Exercise Holding pens and pencils

On the 13/05/12 I started the first of the exercises for the Project Making Marks. It was very interesting to try holding the drawing materials in different positions. I realised how often I tend to only hold the pen or pencil that I am using fairly near the tip to give myself as much control as possible and it seemed quite strange at first to be holding them in a different position.

I tried out different media held in different ways in my A4 sketchbook (pages 2 and 3). Please see figures 1 and 2.

Figure 1
Holding graphite and ink media in various ways 

Holding the drawing materials right at the top and allowing them to dangle onto the paper and then moving them tended to result in light, skipping marks and lines that were difficult to control in pencil and pen. It tended to give an unpredictable line or effect which could however be quite exciting. I never quite knew when it was going to lose contact with the page and a gap appear in the line. Lines tended to be of an unpredictable length and with an uneven line, drawing curves was particularly affected with them becoming more angular and also skipping contact with the paper. Shorter material such as conte crayons, soft pastels or a short piece of charcoal did not appear to be so affected by holding them right at the top and allowing them to dangle. They tended to make lighter marks and with some skipping but appeared to be less affected than a pencil. I think that it is because they are shorter to hold and perhaps being a softer medium helped as well.

Figure 2
Trying Conte Crayons, Soft pastel and Charcoal held in various ways

Holding the media halfway down gave better control and also tended to give darker lines if required because more pressure could be applied. Sweeping lines tended to stay in contact with the paper. Changing the angle at which the media was held in relation to the paper, so that more of it was in contact with the paper enabled larger areas of shading to be achieved.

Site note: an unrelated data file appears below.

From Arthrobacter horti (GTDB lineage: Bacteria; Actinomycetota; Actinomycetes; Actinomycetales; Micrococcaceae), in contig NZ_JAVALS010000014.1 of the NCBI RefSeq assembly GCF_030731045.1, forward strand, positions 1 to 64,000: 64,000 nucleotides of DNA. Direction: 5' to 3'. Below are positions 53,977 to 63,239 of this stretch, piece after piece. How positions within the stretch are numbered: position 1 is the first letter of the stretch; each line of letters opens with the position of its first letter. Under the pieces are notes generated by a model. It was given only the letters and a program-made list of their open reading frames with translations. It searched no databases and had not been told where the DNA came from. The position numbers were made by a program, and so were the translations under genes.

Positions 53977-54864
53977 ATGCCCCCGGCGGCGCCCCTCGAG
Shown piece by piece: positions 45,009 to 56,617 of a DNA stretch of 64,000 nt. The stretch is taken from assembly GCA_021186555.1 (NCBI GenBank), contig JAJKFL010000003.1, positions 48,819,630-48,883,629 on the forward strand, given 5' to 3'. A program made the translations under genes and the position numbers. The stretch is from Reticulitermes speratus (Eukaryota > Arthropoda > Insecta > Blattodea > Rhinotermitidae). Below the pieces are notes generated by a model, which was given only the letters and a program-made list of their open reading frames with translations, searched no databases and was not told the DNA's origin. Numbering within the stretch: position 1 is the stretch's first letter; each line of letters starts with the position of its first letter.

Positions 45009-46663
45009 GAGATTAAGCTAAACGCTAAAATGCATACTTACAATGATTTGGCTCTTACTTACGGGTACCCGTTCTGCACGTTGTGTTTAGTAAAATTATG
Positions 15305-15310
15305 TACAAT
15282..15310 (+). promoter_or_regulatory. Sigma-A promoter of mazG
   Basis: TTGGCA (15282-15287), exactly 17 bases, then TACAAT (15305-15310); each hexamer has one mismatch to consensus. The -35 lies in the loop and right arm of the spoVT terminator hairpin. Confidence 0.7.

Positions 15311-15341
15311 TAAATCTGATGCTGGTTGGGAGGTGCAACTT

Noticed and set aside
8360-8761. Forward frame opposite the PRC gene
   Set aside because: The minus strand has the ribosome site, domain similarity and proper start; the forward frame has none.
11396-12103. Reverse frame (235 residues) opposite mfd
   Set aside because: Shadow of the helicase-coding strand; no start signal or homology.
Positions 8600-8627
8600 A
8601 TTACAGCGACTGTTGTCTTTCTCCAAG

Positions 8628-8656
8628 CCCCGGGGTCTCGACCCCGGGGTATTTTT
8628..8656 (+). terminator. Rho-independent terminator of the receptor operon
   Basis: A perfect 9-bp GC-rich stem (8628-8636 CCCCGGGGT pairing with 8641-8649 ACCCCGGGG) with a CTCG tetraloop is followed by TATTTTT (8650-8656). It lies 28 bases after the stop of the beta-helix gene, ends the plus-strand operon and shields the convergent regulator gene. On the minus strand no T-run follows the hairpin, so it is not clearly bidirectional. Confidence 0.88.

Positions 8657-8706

I found that when I held and dangled a pencil only  short sweeping lines seemed to be achievable whereas when I held the pencil halfway or near the tip, I could control and draw the line to any length that I wanted.

Holding the media near the tip appeared to give the highest level of control. It also tended to give more predictable results but the movements achievable were not as free perhaps as holding the media halfway down. By holding the media at a low angle good shading control was achieved.

Holding conte crayons, soft pastels or sticks of charcoal on their sides and then twisting them round or sweeping them along the paper while twisting them gave fascinating effects for example fan effects, grass effects, leaf effects, wave effects etc. Drawing either straight down the paper while on a long edge resulted in strong straight lines but with an interesting variance of thickness in the line. (Please see figures 3 and 4).

Large gestural strokes felt very freeing and I could rapidly move from one side of the A2 paper to the other in an instant and they were fun to do. These movements were easier when holding the media either halfway down or near the tip.

Pressing lightly or heavier resulted in lighter or heavier lines and with softer leaded pencils and media like charcoal pressing heavily could result in the tip or stick breaking or crumbling. Pressing hard with very soft media like charcoal or conte crayon left a rich dark line on the paper but also a lot of dust or crumbs of media that were then very easy to smudge. Good if you wanted areas smudged, not so good if you didn’t. Talking about smudging, it was very easy to smudge any of the softer media and even after fixing with fixative they were still susceptible to smudging.

It was a good exercise for trying different media and for starting to get a feel for how they behave. It was also good for reminding me that there is more than one way of holding media and that by holding them in different ways it gives variation in line and tone. It also showed that depending how hard I pressed, depended on the level of tone that I could portray. I further learnt that if I wanted a freer line that though I have the most control by holding the media near the tip, there is a pay off with that in so far as the movements I can make are not as free. I also learnt that soft media are very messy to use but huge fun to play with and give fascinating results.

Figure 3

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